Government contractors continually face unique challenges navigating the effects of CARES Act funding such as the Paycheck Protection Program (PPP). These funds can impact financial statements, indirect cost rates, or contracts with various governmental entities.
Gain insight into questions government contractors commonly face around the following areas:
- Recording transactions in financial statements
- Required record keeping
- Qualifying areas and their impact on direct costs and indirect rates
- Requirements to pay the government back
Accounting for PPP Loan Forgiveness
How Did You Record the PPP Loan in Your Financial Statements?
Business entities have generally accounted for a PPP loan as either debt or an in-substance government grant, although other options have also been considered acceptable as well.
The loan proceeds are recorded as debt on the balance sheet.
Any amount forgiven would be recognized in the income statement as a gain from the extinguishment of the loan only when the borrower is legally released as the primary obligor on the loan. Generally, this would be when the lender—not the Small Business Administration (SBA)—provides legal release from the debt obligation.
In-substance Government Grant
By analogizing to International Accounting Standards (IAS) 20, if there is reasonable assurance all requirements on the loan application, including proof of the necessity of the loan, are met and the loan will be forgiven, the loan proceeds may be recorded as a deferred income liability on the balance sheet. The deferred income liability would then be reduced with an offset to the income statement as other income, or through a reduction of the related eligible expenses.
See an overview of PPP forgiveness for more details on the financial statement accounting and other impacts.
Employee Retention Credit (ERC)
The CARES Act established the ERC to help businesses retain their workforces and avoid layoffs during the COVID-19 pandemic.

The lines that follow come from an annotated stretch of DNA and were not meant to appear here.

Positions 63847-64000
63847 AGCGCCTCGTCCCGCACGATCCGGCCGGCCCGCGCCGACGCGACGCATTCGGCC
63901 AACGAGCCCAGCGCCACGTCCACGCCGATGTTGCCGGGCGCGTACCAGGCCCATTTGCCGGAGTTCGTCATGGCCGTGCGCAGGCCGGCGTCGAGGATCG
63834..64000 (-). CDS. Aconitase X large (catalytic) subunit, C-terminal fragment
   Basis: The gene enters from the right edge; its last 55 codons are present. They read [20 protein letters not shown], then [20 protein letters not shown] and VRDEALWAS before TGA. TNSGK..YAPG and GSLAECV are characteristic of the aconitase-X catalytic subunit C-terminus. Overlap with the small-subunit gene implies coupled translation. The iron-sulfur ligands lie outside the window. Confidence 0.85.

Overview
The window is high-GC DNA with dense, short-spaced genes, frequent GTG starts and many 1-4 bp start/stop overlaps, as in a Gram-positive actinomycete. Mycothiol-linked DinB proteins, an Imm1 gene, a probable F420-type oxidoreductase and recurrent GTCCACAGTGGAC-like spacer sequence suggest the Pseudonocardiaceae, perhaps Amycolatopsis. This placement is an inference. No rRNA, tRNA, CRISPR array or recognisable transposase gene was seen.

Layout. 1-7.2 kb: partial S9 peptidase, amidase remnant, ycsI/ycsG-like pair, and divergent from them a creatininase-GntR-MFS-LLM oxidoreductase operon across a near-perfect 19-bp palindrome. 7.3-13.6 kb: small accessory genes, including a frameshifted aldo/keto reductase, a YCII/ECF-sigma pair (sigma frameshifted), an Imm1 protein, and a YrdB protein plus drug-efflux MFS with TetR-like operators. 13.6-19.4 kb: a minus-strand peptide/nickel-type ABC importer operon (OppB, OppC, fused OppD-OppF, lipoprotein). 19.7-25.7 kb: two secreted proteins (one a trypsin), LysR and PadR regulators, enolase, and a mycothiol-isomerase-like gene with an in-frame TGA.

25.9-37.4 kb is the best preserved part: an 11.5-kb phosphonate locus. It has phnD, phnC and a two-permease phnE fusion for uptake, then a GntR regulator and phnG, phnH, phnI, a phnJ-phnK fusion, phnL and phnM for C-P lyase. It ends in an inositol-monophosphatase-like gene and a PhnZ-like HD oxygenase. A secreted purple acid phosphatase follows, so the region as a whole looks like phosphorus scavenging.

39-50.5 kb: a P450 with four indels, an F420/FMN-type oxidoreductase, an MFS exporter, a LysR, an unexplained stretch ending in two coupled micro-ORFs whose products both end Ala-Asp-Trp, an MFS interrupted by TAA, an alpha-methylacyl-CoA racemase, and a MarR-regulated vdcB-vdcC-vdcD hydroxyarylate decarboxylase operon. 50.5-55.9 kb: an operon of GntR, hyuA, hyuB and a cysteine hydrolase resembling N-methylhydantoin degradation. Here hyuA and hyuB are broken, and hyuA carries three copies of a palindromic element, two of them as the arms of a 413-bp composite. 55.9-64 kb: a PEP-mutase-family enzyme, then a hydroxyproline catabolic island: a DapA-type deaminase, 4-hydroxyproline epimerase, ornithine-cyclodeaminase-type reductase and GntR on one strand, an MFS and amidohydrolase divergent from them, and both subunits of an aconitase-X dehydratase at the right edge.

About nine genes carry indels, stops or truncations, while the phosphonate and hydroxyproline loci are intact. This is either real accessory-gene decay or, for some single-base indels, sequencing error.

It provides a per-employee credit to eligible businesses based on a percentage of qualified wages and health insurance benefits paid to employees.
If I Received PPP Loan Money, Do I Qualify for ERC Credit?
The Consolidated Appropriations Act of 2021 retroactively waived the exception for PPP loan recipients to also claim the ERC credit. A business or affiliates of a business who received a PPP loan may go back and claim the ERC credit to the extent the business experienced a partial suspension of operations—or if they met the 50% reduction in gross receipts test—for the eligible calendar quarters in 2020.
PPP recipients may also qualify during the eligible 2021 quarters if they experienced a partial suspension of operations or met the 20% reduction in gross receipts test.
While claiming both PPP and ERC credits in the same year is permitted, any wages forgiven from PPP loans won’t be eligible for ERC.
How and When Do I Account for the ERC Credit on my Financial Statements?
The Financial Accounting Standards Board (FASB) released accounting standards update (ASU) 2021-10 Government Assistance (Topic 832): Disclosures by Business Entities about Government Assistance, which is effective for fiscal years beginning after December 15, 2021, with early adoption permitted. However, GAAP doesn’t provide a business entity with specific accounting treatment for government grants.